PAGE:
To conclude Madam Speaker, the Bill seeks to govern the behaviour of individuals who use PMDs and PABs. Members would be aware that not just Singaporeans, but many foreigners, especially those who live and work near industrial estates also use such devices. One key challenge would be to educate a large and transient foreign worker community of these norms. As with any transient group, this effort would have to be a continuous one. The effectiveness of this legislation on the ground will be directly correlated to the amount of effort that is put to educate all users, Singaporeans and foreigners alike of the code or codes of conduct that can be issued by the Minister under clause 24 of this Bill.

Madam Speaker, my request for clarifications notwithstanding, I support the Bill.

Written by singapore 2025

10/01/2017 at 8:06 am

Posted in Parliament

Parliament: Constitution of the Republic of Singapore (Amendment) Bill (Pritam Singh) – 8 Nov 2016

Madam Speaker, the changes proposed by the Government to the provisions that deal with the Elected Presidency in the Constitution by way of this Bill are uniquely significant. A key significance lies in the fact that a Constitutional Commission was formed to review the Elected Presidency – only the second time such a Constitutional Commission was formed in the history of post-independence Singapore. However, the deepest significance of the Commission’s findings I would argue Madam Speaker, lie in Chapter seven of the report which rest firmly outside the Commission’s Terms of Reference.

After reading 107 written submissions and receiving oral representations from selected contributors, the Menon Constitutional Commission was compelled to ask a critical question, which in the opinion of the Workers’ Party, all Singaporeans ought to ponder over seriously – and that is – Should the Presidency remain an elected office?

Having had many months to immerse itself in the genesis of the Presidency, its historical role, and the function and operation of the Elected Presidency, the Commission found it a critical enough responsibility and duty to pen its thoughts about a Singapore without an elected President and for the Government to consider undertaking a more fundamental change to the office. With this background to the Commission’s work in mind, my speech will cover four main points.

Firstly, as guiding principles, the Workers’ Party agrees that the President should not become an alternative centre of political power and an elected entity should safeguard the nation’s reserves.

In January this year, when the Prime Minister announced the setting up of a Constitutional Commission to study changes to the Elected Presidency, PM Lee said that the President cannot be an alternative centre of power. In September, when the Law Minister rebutted the Constitutional Commission’s alternative proposal to replace the Elected Presidency with an appointed council of experts, he said that the president must himself be elected to have the popular mandate to veto an elected government.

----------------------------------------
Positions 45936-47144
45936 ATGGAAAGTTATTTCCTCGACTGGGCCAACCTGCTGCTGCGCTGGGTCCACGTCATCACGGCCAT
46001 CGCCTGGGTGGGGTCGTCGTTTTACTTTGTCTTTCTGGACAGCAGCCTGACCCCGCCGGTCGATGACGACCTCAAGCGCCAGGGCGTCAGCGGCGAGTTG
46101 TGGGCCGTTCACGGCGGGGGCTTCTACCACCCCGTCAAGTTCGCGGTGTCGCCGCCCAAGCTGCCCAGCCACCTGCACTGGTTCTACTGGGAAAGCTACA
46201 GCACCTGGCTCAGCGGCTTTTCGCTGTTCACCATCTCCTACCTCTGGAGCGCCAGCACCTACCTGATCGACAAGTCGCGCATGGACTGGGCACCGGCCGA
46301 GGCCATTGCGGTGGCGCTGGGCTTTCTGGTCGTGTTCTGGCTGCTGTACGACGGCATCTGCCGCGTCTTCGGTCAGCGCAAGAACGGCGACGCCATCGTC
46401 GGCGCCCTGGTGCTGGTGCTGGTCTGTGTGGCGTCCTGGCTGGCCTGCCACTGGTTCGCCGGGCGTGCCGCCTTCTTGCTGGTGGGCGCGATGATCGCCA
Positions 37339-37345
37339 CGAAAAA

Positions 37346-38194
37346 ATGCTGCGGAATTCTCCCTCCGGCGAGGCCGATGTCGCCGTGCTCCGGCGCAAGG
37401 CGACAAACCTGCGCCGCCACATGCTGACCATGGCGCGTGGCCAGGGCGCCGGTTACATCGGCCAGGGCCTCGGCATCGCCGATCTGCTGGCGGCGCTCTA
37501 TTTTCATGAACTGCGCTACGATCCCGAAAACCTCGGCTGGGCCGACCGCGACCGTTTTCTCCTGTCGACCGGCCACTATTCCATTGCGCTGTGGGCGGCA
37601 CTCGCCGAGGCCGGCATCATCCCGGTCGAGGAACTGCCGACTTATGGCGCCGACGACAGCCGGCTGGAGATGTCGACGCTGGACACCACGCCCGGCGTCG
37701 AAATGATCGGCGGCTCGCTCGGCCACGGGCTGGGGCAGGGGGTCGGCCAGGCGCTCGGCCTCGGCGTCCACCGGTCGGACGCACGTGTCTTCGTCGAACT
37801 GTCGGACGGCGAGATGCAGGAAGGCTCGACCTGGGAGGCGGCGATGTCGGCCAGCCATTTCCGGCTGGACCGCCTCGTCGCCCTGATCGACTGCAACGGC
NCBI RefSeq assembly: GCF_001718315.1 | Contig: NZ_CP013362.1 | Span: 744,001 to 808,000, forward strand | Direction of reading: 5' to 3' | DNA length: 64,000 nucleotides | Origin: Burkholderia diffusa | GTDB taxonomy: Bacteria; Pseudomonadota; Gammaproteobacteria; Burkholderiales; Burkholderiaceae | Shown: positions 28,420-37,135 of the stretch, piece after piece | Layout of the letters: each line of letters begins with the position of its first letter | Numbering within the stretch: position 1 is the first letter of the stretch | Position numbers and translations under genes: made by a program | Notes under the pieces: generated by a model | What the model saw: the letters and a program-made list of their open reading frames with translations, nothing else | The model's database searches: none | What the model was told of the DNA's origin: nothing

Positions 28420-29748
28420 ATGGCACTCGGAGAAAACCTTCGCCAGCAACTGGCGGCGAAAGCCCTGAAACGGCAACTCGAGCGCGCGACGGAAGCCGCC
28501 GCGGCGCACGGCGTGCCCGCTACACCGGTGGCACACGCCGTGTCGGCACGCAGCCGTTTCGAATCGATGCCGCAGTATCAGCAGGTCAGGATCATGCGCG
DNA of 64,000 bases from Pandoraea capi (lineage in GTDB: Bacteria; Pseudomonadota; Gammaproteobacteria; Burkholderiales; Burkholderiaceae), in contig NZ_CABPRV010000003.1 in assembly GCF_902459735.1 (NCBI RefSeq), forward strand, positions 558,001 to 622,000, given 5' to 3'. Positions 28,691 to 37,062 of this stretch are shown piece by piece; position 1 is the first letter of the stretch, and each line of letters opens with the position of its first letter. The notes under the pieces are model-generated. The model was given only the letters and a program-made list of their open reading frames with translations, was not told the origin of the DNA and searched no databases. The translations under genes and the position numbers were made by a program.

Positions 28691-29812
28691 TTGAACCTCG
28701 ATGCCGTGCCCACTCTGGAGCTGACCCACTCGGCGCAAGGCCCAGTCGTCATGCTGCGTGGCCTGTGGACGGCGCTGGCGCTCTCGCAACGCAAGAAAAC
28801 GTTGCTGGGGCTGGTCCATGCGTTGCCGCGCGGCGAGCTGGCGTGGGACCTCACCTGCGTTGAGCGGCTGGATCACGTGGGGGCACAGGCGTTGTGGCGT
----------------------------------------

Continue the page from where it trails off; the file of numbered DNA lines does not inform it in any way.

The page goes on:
The Workers’ Party agrees with the Government on these two fundamental principles. First, the President should not become an alternative centre of power with the potential to undermine the sovereign authority of Parliament. Second, our national reserves need to be safeguarded and the body safeguarding the reserves would need to be elected to say the ‘no’ and to force a debate in Parliament.

This has been the Workers’ Party’s position when the Elected Presidency was first introduced in 1991. We believe that an Elected President should not fetter the supreme power of Parliament as the people’s representative. The Presidency should be a dignified ceremonial office and a President from any race should focus on performing his or her role in fostering national unity and representing Singapore to the world. We also believe that the past reserves should be safeguarded, but this custodial function should lie with elected representatives of the Legislature.

Secondly, the Workers’ Party believes that reviewing the Elected Presidency by strengthening the Council of Presidential Advisers to check the Elected President complicates the Elected Presidency further.

To that end, we disagree with the Government that the solution to the current problem is to tighten the qualifying criteria for the Elected Presidency and to strengthen the Council of Presidential Advisers (CPA) hereinafter referred to as “Council”.

In tightening the qualifying criteria for the Elected Presidency, the Government seeks to lessen the potential for the Elected Presidency to become an alternative centre of power by severely reducing the number of qualifying candidates and restricting the pool to the super-elite executives in the private and public sectors. This is based on the mistaken premise that a candidate from such a pool is immune to politicization and will not become an activist President.

The Government has refused to recognize that the problem is inherent to the Elected Presidency by virtue of a popular mandate. Unlike the typical Member of Parliament, the Elected President is elected by the whole nation to represent the country without any party affiliation. The competitive election process pitting individuals against each other compels candidates to offer platforms to attract votes. The outcome of such a popular election tempts candidates to use the percentage of votes garnered as an indication of popular endorsement and the elected candidate to claim a mandate beyond his or her constitutional powers.

The Government had recognized that even with existing discretionary powers, we run the risk in the Elected Presidency of placing too much power in one person to properly check a popularly elected Parliament. The Council was set up to moderate this risk, by endowing the Elected Presidency with a team of advisers so that his or her decisions would always have the benefit of a group of experts and/or experienced persons.